The gaming giant announced Wednesday it would replace the original Switch. Not much will change though, the new model will cost the same ($300) and feature the same exact specs. The big difference will be a battery upgrade, and Nintendo tells Inverse the enhanced console will be made available in the United States mid-August.
“The revised model of the flagship Nintendo Switch system includes the same look as the original, but it has a longer battery life,” said a company spokesperson. “The packaging for Nintendo Switch has also been given a new look. Consumers should start seeing the new packaging on store shelves around mid-August, but that will vary by individual stores and locations. The suggested retail price for both models is the same.”
The new Switch’s battery life is said to last anywhere between 4.5 to 9 hours depending on what game is being played. For example, it will provide about 5.5 hours of playtime when running The Legend of Zelda: Breath of the Wild.
That’s a 2 to 2.5 hour improvement from the current Switch, which has a battery life of 2.5 to 6.5 hours undocked. It will also best the Switch Lite’s battery life, which lasts 3 to 7 hours, according to estimates. These might be welcome improvements for users who primarily play their Switch in handheld mode, but other gamers were disappointed.
“It seems like only the battery life has been improved, there’s no mention of any upgraded internals which is kinda disappointing but seeing as many people seem to prefer using their switch in handheld mode, it’ll be a welcome change,” wrote Redditor /u/KVShady. “Personally, I’m more of a docked player so it isn’t much of an incentive to me.”
Currently, a docked Switch can output 1,080p resolution on TV and larger displays, but that drops to 720p when played in handheld mode. Its portability and exclusive titles are its key selling points against Sony’s PlayStation 4 and Xbox One Consoles. But with the next-generation PS5 and Xbox Project Scarlett on the horizon, its lack of graphics improvements on the Switch could prove a disincentive for some.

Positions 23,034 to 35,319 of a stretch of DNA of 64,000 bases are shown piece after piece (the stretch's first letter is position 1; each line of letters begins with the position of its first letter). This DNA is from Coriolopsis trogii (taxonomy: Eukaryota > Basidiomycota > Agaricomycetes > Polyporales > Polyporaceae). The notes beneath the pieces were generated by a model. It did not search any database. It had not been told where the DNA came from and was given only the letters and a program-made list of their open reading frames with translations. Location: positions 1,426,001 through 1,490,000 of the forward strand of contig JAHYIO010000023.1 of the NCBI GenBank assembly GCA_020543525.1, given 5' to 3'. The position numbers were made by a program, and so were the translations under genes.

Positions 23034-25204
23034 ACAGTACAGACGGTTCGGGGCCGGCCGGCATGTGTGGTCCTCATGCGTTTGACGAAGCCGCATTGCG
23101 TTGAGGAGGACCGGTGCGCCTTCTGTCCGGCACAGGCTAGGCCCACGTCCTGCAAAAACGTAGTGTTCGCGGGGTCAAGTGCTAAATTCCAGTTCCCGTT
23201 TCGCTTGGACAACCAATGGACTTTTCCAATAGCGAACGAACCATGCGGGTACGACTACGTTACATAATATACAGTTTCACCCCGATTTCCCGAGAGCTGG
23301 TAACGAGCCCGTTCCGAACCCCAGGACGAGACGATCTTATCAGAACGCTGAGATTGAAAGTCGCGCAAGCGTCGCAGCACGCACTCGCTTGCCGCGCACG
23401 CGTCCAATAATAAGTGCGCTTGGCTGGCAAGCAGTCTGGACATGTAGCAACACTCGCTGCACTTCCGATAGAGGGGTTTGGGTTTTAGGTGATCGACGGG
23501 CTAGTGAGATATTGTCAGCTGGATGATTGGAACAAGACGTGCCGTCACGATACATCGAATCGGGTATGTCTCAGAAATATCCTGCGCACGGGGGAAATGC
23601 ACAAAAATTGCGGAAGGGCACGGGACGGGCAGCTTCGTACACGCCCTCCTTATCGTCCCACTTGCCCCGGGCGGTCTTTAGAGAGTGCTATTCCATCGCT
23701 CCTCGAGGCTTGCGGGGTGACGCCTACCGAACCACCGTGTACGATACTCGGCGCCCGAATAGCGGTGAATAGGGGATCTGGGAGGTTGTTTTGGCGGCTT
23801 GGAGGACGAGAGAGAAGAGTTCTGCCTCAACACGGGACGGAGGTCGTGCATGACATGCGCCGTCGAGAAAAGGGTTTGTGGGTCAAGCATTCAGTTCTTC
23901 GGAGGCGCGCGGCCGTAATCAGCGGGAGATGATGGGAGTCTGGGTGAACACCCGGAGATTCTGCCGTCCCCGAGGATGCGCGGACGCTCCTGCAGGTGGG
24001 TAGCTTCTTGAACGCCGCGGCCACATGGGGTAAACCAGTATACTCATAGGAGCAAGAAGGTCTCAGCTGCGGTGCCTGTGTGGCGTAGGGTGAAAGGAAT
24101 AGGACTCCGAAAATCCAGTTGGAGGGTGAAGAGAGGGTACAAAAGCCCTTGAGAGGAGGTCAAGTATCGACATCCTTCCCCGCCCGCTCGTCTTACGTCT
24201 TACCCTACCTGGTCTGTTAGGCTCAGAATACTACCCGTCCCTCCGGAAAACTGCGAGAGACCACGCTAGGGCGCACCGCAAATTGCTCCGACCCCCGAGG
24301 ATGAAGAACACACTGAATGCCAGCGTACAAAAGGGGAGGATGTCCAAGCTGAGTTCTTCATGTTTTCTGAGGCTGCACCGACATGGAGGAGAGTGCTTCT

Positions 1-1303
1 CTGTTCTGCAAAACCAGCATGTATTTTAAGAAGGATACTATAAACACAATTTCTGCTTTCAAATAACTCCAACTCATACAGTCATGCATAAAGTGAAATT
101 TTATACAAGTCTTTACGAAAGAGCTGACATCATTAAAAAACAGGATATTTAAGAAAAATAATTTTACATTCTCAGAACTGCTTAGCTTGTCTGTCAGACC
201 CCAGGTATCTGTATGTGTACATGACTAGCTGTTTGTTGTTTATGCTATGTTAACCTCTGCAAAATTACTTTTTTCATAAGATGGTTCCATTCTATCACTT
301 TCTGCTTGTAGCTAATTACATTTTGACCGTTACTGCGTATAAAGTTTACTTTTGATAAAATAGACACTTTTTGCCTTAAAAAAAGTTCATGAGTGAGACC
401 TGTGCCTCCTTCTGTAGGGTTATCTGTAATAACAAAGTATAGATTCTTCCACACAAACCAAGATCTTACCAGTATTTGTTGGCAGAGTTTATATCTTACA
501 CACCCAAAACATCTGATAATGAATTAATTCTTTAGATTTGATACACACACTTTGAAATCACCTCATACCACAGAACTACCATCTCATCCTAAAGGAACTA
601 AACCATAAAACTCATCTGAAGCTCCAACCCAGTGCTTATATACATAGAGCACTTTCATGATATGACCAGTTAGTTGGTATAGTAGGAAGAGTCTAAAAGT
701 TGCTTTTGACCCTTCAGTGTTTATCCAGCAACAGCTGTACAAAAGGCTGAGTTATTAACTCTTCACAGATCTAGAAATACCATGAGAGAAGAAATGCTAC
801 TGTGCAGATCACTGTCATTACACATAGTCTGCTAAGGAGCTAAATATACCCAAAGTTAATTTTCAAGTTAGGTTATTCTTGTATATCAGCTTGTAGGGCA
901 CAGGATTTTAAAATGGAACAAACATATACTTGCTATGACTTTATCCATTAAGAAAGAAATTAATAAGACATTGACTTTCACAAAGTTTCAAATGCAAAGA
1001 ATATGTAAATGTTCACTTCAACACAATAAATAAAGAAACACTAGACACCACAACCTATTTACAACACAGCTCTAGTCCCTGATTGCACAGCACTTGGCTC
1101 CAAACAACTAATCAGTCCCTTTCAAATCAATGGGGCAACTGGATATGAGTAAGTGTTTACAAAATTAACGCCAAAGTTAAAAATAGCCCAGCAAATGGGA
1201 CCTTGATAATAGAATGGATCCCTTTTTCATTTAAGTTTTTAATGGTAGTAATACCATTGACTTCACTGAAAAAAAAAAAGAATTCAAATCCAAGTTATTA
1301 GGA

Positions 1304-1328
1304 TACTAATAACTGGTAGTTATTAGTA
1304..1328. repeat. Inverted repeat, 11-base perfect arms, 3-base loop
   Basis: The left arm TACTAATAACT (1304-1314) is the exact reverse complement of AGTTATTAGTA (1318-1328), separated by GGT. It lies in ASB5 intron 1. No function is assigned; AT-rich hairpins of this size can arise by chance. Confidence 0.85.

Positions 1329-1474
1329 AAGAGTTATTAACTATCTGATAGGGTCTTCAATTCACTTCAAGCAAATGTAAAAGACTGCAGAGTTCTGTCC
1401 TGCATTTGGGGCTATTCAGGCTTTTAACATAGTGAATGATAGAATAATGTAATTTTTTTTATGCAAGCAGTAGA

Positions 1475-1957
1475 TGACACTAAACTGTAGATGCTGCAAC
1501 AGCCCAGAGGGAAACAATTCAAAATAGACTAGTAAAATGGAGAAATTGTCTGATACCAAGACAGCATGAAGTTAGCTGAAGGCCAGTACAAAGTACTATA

Sony and Microsoft are expected to push the boundaries of console graphics with consoles that support up to 4K resolution at 60fps for certain games. The Switch can push 60fps, but only at 720p resolution, which could be a let down for spec-obsessed gamers. On the other hand, that doesn’t seem like the audience Nintendo is targeting.
After all, Nintendo is still lowering the barrier of entry for its exclusive titles, launching the $200 Switch Lite. It’s clear that Nintendo seems to be posing itself as the affordable console gamers can take anywhere; it’s not a hardcore rig with all the bells and whistles, and it isn’t pretending to be.
Switch sales were already predicted to help Nintendo catapult past Sony and Microsoft in terms of console sales in 2019, according to the market research firm Strategy Analytics. Now, with two new consoles on the way it’ll likely rocket past those expectations as Sony and Nintendo prepare for the the launch of their next consoles in 2020.
The second half of 2019 and early 2020 will be Nintendo’s moment to shine.